WIPO Arbitration and Mediation Center

ADMINISTRATIVE PANEL DECISION

Intesa Sanpaolo S.p.A. v. Guiyan Wang

Case No. D2015-0265

1. The Parties

The Complainant is Intesa Sanpaolo S.p.A. of Torino, Italy, represented by Perani Pozzi Associati – Studio Legale, Italy.

The Respondent is Guiyan Wang of Beijing, China.

2. The Domain Name and Registrar

The disputed domain name <intesa.mobi> (the “Disputed Domain Name”) is registered with Beijing Innovative Linkage Technology Ltd. dba dns.com.cn (the “Registrar”).

3. Procedural History

The Complaint was filed with the WIPO Arbitration and Mediation Center (the “Center”) on February 19, 2015. On February 19, 2015, the Center transmitted by email to the Registrar a request for registrar verification in connection with the Disputed Domain Name. On February 27, 2015, the Registrar transmitted by email to the Center its verification response confirming that the Respondent is listed as the registrant and providing the contact details. On February 27, 2015, the Center sent an email communication to the parties in both Chinese and English regarding the language of the proceeding. On March 2, 2015, the Complainant confirmed its request that English be the language of the proceeding. The Respondent did not comment on the language of the proceeding by the specified due date.

The Center verified that the Complaint satisfied the formal requirements of the Uniform Domain Name Dispute Resolution Policy (the “Policy” or “UDRP”), the Rules for Uniform Domain Name Dispute Resolution Policy (the “Rules”), and the WIPO Supplemental Rules for Uniform Domain Name Dispute Resolution Policy (the “Supplemental Rules”).

In accordance with the Rules, paragraphs 2(a) and 4(a), the Center formally notified the Respondent of the Complaint in both Chinese and English, and the proceeding commenced on March 5, 2015. In accordance with the Rules, paragraph 5(a), the due date for Response was March 25, 2015. The Respondent did not submit any response. Accordingly, the Center notified the Respondent’s default on March 26, 2015.

The Center appointed Peter J. Dernbach as the sole panelist in this matter on April 2, 2015. The Panel finds that it was properly constituted. The Panel has submitted the Statement of Acceptance and Declaration of Impartiality and Independence, as required by the Center to ensure compliance with the Rules, paragraph 7.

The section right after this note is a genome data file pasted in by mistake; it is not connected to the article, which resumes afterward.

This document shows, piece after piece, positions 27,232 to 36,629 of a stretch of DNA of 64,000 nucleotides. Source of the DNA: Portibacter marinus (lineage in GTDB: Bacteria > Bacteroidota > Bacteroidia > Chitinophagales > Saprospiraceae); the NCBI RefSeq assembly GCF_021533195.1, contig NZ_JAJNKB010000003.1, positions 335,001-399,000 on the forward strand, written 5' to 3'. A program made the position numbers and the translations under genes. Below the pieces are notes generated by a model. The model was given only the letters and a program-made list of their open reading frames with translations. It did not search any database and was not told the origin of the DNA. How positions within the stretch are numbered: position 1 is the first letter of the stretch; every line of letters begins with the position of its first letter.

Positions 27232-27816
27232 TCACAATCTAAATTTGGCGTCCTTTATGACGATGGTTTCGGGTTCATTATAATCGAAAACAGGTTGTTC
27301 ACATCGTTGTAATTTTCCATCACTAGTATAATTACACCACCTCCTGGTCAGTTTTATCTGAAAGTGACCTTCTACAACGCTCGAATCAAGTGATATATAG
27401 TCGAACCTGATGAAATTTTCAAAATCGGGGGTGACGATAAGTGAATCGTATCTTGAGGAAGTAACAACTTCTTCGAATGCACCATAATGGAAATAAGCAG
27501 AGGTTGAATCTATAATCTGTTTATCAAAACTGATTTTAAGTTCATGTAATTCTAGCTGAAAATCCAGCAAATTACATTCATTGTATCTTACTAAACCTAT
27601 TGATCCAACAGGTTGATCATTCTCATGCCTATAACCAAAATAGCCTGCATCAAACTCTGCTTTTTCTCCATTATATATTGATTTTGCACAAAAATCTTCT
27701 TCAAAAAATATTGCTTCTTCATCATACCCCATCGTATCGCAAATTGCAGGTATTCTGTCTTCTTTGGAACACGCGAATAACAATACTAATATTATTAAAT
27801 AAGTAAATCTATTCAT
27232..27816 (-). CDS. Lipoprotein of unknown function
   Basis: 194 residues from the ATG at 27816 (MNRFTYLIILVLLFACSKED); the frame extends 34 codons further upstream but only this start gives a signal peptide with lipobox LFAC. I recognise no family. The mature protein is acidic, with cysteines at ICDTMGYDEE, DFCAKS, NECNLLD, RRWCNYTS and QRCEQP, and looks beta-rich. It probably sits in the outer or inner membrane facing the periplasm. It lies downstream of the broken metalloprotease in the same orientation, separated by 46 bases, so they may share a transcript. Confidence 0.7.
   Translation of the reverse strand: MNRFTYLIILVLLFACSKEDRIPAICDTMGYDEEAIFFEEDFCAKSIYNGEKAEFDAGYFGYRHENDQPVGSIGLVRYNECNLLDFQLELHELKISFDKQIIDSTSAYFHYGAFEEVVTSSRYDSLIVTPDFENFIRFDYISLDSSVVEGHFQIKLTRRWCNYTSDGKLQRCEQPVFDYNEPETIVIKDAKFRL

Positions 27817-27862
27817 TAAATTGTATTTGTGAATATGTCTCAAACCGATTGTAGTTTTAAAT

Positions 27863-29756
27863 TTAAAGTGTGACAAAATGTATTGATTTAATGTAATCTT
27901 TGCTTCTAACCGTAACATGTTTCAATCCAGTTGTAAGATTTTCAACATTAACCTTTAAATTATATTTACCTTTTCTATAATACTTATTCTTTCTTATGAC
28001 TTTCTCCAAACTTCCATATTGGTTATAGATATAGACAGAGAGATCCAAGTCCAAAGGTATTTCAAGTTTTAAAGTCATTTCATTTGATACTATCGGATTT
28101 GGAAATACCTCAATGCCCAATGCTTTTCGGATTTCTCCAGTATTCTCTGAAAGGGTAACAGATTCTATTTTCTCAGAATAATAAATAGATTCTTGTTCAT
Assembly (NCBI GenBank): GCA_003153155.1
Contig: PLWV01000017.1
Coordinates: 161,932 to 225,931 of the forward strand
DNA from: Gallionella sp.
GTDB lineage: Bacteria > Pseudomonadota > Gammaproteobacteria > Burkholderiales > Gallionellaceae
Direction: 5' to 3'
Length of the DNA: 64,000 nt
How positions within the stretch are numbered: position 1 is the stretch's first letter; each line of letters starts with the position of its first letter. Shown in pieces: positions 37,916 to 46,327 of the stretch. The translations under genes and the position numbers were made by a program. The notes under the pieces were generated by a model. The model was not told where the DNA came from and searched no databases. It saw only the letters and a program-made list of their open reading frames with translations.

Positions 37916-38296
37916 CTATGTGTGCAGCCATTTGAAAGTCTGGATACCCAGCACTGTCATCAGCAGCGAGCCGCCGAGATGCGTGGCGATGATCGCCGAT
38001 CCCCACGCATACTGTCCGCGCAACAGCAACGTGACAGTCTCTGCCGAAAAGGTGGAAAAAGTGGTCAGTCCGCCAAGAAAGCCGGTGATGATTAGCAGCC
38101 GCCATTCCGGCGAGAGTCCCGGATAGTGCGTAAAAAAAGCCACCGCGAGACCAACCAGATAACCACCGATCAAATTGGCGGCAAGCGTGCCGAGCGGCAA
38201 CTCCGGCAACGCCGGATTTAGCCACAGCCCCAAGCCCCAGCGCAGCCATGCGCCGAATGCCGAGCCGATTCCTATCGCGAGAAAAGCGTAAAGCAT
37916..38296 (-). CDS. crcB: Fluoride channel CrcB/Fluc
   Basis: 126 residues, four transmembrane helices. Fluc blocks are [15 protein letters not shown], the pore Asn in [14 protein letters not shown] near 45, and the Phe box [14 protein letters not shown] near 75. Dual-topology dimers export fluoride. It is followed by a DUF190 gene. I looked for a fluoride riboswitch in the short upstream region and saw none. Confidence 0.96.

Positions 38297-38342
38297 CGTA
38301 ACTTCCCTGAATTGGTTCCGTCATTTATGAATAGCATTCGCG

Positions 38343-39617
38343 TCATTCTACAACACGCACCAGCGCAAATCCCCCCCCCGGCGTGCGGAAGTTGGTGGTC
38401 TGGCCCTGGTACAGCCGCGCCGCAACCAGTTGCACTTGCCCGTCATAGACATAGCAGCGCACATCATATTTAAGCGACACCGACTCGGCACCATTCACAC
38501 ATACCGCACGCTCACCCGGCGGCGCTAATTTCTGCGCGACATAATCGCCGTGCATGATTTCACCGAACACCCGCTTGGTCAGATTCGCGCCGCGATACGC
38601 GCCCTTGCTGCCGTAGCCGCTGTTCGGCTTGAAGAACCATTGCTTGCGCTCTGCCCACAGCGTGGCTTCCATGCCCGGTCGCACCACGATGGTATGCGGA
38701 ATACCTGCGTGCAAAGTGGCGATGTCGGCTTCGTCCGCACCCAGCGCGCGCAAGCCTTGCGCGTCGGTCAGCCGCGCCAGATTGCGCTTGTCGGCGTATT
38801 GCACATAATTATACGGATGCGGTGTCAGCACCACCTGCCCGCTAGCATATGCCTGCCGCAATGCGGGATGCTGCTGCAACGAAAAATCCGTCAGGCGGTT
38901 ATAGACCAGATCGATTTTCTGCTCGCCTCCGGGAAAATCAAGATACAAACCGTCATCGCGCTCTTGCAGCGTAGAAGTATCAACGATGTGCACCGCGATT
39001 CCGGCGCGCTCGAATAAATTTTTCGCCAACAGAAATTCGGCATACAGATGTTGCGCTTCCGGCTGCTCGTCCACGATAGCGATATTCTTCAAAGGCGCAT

4. Factual Background

The Complainant is an Italian corporation which provides banking and financial services in Europe and throughout the world. The Complainant is the owner of the INTESA trademark, including:

(1) INTESA, International trademark, Registration No. 793367 in Class 36, registered in 2002.

(2) INTESA, Community trademark, Registration No. 2803773 in Class 36, registered in 2003.

According to the information provided by the Registrar, the Respondent is Guiyan Wang. The Disputed Domain Name was registered on December 23, 2013.

5. Parties’ Contentions

A. Complainant

(i) The Disputed Domain Name is identical or confusingly similar to a trademark or service mark in which the Complainant has rights.

The Complainant is the owner of many INTESA trademarks around the world. The distinctive element of the Disputed Domain Name is the word “intesa”, which is identical to the Complainant’s INTESA trademark. In addition to the Complainant’s INTESA trademark, the Disputed Domain Name contains only one other element, “.mobi”, which is a generic Top-Level Domain Name (gTLD) and cannot distinguish the Disputed Domain Name from the Complainant’s INTESA trademark. Therefore, the Disputed Domain Name is identical or confusingly similar to the INTESA trademark in which the Complainant has rights.

(ii) The Respondent has no rights or legitimate interests in respect of the Disputed Domain Name.

There is no relationship between the Complainant and the Respondent. The Respondent is not licensed, permitted or entitled to other rights by which the Respondent could register, own or use any domain name incorporating the Complainant’s INTESA trademark. The Disputed Domain Name does not correspond to the name of the Respondent and the Respondent is not commonly known by the Disputed Domain Name. The Respondent had registered and is using the Disputed Domain Name solely for financial gain and not for a bona fide offering of goods or services. Therefore, the Respondent has no rights or legitimate interests in respect of the Disputed Domain Name.

(iii) The Disputed Domain Name has been registered and is being used in bad faith.

The Complainant’s INTESA trademark is well known around the world. The fact that the Respondent has registered a domain name that is confusingly similar to the Complainant’s INTESA trademark indicates that it had knowledge of the Complainant’s trademark at the time of registration of the Disputed Domain Name because of the fame of the Complainant’s INTESA trademark. The Respondent intentionally attempts to attract, for commercial gain, Internet users to its website by creating a likelihood of confusion with the Complainant’s well-known INTESA trademark. Therefore, the Respondent has registered and used the Disputed Domain Name in bad faith.

B. Respondent

The Respondent did not reply to the Complainant’s contentions.

6. Language of Proceeding

Paragraph 11(a) of the Rules provides that “unless otherwise agreed by the Parties, or specified otherwise in the Registration Agreement, the language of the administrative proceeding shall be the language of the Registration Agreement, subject to the authority of the Panel to determine otherwise, having regard to the circumstances of the administrative proceeding”.